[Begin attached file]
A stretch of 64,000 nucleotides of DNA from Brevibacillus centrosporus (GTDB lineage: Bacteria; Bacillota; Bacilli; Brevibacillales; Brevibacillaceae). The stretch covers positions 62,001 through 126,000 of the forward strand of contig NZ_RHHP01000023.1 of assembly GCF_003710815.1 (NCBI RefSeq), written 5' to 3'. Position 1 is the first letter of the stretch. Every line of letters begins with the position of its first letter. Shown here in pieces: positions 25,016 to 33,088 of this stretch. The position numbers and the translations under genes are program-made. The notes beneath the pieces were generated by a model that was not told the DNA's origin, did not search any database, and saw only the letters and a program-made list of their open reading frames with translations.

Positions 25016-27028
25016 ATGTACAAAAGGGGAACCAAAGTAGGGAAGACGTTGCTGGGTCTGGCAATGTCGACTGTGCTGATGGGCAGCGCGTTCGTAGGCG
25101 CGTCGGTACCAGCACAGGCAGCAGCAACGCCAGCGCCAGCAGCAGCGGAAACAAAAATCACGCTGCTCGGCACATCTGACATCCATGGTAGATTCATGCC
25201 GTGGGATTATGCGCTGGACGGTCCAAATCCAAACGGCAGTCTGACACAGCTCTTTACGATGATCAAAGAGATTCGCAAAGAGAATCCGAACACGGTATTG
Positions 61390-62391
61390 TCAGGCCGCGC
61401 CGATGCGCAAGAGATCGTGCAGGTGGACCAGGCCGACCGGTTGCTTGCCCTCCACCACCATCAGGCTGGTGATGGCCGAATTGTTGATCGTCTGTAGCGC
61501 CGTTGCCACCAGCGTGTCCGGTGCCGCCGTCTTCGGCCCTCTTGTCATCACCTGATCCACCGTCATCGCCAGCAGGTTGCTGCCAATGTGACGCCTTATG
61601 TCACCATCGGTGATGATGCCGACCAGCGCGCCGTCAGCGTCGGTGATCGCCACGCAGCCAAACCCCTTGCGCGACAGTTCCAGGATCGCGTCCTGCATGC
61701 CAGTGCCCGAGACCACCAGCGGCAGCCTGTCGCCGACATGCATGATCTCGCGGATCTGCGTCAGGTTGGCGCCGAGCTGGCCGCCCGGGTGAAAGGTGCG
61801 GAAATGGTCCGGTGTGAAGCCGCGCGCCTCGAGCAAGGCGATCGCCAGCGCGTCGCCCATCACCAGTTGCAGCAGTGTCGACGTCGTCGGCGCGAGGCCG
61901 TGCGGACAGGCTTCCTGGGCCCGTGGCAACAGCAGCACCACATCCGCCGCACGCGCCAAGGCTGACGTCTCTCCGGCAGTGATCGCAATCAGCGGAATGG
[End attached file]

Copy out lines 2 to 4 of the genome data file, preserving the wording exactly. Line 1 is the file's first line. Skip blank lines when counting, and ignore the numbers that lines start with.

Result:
Positions 25016-27028
25016 ATGTACAAAAGGGGAACCAAAGTAGGGAAGACGTTGCTGGGTCTGGCAATGTCGACTGTGCTGATGGGCAGCGCGTTCGTAGGCG
25101 CGTCGGTACCAGCACAGGCAGCAGCAACGCCAGCGCCAGCAGCAGCGGAAACAAAAATCACGCTGCTCGGCACATCTGACATCCATGGTAGATTCATGCC